This September’s 20th anniversary of the album Nevermind by Nirvana was anticipated in a very unlikely place: a diocesan newspaper. It’s a little more understandable when you realize it was The Catholic Key, the excellent newspaper of the diocese of Kansas City-St. Joseph. Santiago Ramos wrote the piece, which gave me high hopes for it.
The piece is called “In Defense of Kurt Cobain’s Sadness.” Ramos wants to defend American youthful angst on its own terms, without analyzing it or explaining it away.
“The significance in Nirvana’s music lies in the fact that millions of people found in it a moment of beautiful sympathy with their own sadness. … but sympathy requires more than feeling sorry— it requires an effort to understand. The worse thing we can do on the 20th anniversary of Nevermind, and in Kurt Cobain’s wake, then, is to misunderstand that angst or — to paraphrase Gide — to understand it too quickly.”
Fair enough; we should not try to understand Kurt Cobain’s angst too quickly. I don’t want to commit the cardinal sin of Catholic commentary and decide right away that “of course Kurt Cobain was unhappy. He had a God-shaped hole in his heart that he was trying to fill with guitar feedback.”
So forgive me for saying: Of course Kurt Cobain was unhappy. He had a God-shaped hole in his heart that he was trying to fill with guitar feedback.
Jody Bottum in a recent post here calls Bob Dylan “the most God-haunted American pop music artist ever.” The case could certainly be made. But that seems a little like picking one guy as “the most carb-haunted customer at Cracker Barrel” — maybe, but he has a lot of competition.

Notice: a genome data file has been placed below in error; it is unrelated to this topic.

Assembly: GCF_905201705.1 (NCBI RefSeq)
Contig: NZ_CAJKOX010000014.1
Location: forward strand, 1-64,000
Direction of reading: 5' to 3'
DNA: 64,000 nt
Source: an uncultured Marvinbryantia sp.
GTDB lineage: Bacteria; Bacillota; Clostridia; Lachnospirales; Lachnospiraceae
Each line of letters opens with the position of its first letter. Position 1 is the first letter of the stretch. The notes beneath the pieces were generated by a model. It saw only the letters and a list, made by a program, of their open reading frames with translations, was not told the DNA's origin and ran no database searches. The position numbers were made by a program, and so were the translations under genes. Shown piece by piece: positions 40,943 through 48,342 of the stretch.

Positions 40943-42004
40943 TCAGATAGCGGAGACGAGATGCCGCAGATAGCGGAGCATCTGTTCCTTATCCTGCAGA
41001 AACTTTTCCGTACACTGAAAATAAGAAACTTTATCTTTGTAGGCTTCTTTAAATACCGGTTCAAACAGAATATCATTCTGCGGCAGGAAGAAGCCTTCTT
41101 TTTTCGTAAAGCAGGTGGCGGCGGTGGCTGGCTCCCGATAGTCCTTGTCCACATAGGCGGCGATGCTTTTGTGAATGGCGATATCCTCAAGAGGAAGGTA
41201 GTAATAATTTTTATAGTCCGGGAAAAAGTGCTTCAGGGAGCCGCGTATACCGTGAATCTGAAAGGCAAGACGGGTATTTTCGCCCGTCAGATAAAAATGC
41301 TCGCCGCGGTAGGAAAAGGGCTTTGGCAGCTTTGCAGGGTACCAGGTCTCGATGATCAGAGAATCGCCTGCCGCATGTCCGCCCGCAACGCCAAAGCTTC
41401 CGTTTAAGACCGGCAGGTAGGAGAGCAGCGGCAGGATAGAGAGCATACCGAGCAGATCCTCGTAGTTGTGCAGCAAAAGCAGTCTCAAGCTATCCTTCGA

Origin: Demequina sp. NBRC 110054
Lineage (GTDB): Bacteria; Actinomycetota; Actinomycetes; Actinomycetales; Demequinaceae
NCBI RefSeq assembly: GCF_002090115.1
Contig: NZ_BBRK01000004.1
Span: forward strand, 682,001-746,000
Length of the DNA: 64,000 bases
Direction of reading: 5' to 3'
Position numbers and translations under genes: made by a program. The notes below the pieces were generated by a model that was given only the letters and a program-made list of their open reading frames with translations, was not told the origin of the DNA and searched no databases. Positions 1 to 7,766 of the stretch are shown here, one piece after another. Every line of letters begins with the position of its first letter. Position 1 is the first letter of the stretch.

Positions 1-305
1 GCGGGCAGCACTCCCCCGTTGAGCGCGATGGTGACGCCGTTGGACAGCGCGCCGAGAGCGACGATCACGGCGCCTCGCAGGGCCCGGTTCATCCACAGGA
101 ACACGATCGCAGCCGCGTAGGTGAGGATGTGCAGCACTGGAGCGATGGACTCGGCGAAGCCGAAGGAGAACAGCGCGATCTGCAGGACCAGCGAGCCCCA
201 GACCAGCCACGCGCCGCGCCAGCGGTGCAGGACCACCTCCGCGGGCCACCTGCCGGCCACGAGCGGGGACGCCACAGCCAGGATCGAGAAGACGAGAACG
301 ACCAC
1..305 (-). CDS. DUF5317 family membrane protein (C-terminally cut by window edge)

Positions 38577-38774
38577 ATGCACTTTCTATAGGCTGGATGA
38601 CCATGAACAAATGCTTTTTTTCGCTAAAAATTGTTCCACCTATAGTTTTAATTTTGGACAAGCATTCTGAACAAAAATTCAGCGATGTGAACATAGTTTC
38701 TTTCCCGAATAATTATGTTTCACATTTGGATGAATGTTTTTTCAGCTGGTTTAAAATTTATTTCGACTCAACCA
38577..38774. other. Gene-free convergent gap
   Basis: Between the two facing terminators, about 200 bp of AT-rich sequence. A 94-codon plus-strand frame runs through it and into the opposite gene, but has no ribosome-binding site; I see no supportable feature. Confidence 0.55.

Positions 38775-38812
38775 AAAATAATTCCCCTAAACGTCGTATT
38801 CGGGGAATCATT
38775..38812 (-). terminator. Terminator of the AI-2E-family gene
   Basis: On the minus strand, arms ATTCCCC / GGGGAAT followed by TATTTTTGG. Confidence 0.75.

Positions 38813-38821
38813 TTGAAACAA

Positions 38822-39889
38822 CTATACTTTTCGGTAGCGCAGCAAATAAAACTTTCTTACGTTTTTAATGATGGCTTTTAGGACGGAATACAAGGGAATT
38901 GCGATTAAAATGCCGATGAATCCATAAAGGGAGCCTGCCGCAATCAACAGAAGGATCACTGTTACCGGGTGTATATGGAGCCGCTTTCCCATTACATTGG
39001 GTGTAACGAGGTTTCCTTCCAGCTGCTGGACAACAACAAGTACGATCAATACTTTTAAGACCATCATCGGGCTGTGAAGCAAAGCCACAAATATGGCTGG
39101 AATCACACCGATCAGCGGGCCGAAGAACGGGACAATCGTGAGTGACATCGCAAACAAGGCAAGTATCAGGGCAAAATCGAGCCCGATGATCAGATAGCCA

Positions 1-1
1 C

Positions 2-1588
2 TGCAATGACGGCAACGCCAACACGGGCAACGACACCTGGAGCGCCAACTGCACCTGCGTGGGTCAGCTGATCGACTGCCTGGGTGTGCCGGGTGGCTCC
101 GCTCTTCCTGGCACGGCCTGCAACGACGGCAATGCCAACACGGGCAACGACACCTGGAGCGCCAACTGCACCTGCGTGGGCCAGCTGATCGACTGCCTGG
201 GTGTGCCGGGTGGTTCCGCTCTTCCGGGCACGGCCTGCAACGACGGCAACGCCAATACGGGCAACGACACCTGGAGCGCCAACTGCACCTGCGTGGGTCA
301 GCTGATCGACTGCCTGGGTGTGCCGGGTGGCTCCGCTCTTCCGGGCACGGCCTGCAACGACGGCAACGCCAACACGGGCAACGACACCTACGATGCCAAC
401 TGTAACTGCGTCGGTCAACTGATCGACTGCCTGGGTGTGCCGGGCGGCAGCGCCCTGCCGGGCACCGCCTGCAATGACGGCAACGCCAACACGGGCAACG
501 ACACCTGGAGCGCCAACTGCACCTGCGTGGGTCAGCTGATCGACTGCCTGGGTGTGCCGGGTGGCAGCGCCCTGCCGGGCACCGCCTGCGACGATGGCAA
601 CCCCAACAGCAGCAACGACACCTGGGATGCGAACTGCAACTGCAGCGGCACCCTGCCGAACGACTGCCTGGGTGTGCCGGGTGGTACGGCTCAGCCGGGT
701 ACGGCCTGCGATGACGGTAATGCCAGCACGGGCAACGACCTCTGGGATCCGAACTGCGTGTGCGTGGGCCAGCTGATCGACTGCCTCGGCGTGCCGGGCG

From the “Heartbreak Hotel” to the “Hotel California,” from “Backstreets” to the “Boulevard of Broken Dreams,” the best pop music is endless commentary on the fact that something Big is missing from our lives.
Kurt Cobain, who was changed by the divorce of his parents at age 8 and who briefly lived with an Evangelical Christian family, advertised his worries about God. You don’t write “Jesus Doesn’t Want Me for a Sunbeam” or “Lithium” unless you are desperately trying to dismiss God from your mind.
Besides, if we want to have any respect at all for Kurt Cobain’s angst, we need to explain it somehow. The most thorough treatment of his angst might be his own suicide note, with commentary by his wife, Courtney Love, when she read it at his funeral. Here are excerpts:
Kurt’s note: “When we’re backstage and the lights go out and the roar of the crowd begins, it doesn’t affect me the way in which it did for Freddie Mercury, who seemed to love and relish the love and adoration of the crowd.”
Courtney: “Well, Kurt, so f–ing what? — then don’t be a rock star you a–hole.”
Kurt’s note: “The worst crime I could think of would be to pull people off by faking it, pretending as if I’m having 100% fun.”
Courtney: “Well Kurt, the worst crime I can think of is for you to just continue being a rock star when you f—ing hate it, just f–ing stop.”
Kurt’s note: “There’s good in all of us and I simply love people too much.”
Courtney: “So why didn’t you just f–ing stay?”
Kurt’s note: “So much that it makes me feel just too f—ing sad. Sad little sensitive unappreciative Pieces Jesus Man.”
Courtney: “‘Jesus man’? Oh, shut up, bastard!”
I like that Ramos wants to give some respect to middle-class suburban youth angst. It is too universal and too heartfelt to simply be shrugged away. But it seems there are two ways to look at it. Either I’m right, and the Kurt Cobains of this world are deeply wounded by the culture of divorce and disbelief, crying because something real has been torn away from them, or Courtney Love is right … and they are just spoiled rotten “a-holes.”